You have got a point...I can`t enjoy the beauty because as soon as I enter the room he darts off to hide..and goes really dark with his head bowed down :(
 

jannb

Chameleon Enthusiast
I think you should try free ranging him if you have a safe room to set up a free range. Normally they are much calmer and happier not caged.
 

Psychobunny

Avid Member
"Happy" is relative, we are talking about a reptile here, if they have everything
they require, they will be content (happy).

Sometimes, Squee looks so depressed, it makes me want to cry to look at him in him cage.
That's why I let them out whenever possible, prefferably, out in the sunshine.

Noogie always looks perfectly content, nomatter what!!

The chams state of happy, or un-happy, I think is largely in our imaginations,
as long as it's not obviously sick.
If it has everything it needs, by nature, it's "happy" :D
 

mcanham

Member
To me releasing this animal into a non native habitat is irresponsible. The chances of it becoming an invasive species are almost impossible unless it is gravid (since its a male, not an option). There is a small chance they could introduce parasites or other microbes into the area. As a pet owner we take on a responsibility to care for an animal. They are not put on this planet to make us happy. So when we take on such a role I think we should do the best to give the animal the best life possible, and that would not be by releasing it. Give the guy some time, he may come around or he may not. He is not disposable and regardless of your distaste for his behavior it is up to you to care for him or find someone who will. Sorry for the rant, you seem like a good guy I'm sure you will do the right thing.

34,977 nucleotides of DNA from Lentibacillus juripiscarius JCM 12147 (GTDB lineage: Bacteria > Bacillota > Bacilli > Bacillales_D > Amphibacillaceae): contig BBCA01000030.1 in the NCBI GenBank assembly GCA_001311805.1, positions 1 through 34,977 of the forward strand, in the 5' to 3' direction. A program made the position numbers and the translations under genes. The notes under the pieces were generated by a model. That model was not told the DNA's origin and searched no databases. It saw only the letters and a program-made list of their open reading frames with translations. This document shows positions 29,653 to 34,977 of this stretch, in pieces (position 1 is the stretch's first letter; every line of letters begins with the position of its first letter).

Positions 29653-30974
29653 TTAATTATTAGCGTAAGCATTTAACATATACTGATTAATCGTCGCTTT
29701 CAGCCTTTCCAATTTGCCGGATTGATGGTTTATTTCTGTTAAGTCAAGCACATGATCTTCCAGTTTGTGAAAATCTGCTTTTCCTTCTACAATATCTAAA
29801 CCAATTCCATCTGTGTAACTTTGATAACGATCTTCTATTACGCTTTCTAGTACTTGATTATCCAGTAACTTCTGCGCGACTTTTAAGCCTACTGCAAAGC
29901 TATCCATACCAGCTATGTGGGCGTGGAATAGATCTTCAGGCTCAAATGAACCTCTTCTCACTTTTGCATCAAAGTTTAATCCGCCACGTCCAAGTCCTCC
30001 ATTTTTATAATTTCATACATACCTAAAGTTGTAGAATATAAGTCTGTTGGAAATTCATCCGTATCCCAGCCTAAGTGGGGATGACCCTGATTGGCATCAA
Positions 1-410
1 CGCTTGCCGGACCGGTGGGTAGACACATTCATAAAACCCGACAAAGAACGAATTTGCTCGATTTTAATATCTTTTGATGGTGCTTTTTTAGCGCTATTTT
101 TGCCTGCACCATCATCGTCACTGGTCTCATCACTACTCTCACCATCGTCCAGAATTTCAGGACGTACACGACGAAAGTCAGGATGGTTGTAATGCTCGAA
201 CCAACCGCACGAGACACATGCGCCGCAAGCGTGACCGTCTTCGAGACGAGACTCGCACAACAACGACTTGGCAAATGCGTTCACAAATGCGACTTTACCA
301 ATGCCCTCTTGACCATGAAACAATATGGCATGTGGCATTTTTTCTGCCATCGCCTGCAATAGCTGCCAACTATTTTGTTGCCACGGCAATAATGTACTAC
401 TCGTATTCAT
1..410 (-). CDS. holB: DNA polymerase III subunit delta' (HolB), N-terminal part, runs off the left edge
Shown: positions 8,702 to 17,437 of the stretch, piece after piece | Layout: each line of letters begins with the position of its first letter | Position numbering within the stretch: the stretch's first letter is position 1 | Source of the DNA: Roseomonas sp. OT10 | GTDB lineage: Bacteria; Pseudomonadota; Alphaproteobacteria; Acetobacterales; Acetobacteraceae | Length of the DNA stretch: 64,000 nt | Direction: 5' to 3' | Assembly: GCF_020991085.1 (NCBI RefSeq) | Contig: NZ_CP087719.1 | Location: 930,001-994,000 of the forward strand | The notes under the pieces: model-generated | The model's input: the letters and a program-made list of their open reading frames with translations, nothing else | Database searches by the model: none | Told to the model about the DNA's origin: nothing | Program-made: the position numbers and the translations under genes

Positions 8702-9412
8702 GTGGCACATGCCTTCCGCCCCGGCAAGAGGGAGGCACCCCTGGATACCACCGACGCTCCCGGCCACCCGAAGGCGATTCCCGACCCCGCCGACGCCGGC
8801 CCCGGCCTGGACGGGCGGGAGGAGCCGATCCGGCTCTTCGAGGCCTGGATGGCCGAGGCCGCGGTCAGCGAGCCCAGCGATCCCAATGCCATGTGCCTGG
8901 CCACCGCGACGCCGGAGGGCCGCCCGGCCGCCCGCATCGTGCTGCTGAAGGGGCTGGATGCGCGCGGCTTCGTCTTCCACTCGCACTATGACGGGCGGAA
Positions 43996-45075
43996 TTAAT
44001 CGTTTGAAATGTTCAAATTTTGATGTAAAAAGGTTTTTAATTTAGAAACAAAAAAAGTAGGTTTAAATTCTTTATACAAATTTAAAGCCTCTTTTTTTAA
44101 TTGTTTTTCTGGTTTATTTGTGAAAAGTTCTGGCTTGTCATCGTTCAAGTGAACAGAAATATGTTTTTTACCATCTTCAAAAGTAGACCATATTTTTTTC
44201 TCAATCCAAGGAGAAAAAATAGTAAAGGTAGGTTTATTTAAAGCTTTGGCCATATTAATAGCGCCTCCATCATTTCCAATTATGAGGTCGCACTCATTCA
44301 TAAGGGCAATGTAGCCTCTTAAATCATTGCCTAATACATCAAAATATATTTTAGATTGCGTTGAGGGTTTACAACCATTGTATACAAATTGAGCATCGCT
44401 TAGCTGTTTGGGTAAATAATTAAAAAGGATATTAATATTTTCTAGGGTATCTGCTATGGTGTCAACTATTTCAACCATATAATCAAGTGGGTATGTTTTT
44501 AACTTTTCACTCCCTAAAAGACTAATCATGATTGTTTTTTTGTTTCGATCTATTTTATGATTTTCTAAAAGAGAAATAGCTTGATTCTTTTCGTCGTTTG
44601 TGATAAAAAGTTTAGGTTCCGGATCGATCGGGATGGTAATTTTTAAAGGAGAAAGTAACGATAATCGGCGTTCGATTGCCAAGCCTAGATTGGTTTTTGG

Niels Pedersen

Established Member
To me releasing this animal into a non native habitat is irresponsible. The chances of it becoming an invasive species are almost impossible unless it is gravid (since its a male, not an option). There is a small chance they could introduce parasites or other microbes into the area. As a pet owner we take on a responsibility to care for an animal. They are not put on this planet to make us happy. So when we take on such a role I think we should do the best to give the animal the best life possible, and that would not be by releasing it. Give the guy some time, he may come around or he may not. He is not disposable and regardless of your distaste for his behavior it is up to you to care for him or find someone who will. Sorry for the rant, you seem like a good guy I'm sure you will do the right thing.
I agree 100%
Invasive species is a BIG problem, also with chameleon. Just read the latest article about T. jacksonii in Hawaii!!

also, your chameleon is showing NATURAL Chameleo/ chameleon behaviour. Chameleons are shy animals and should be left alone.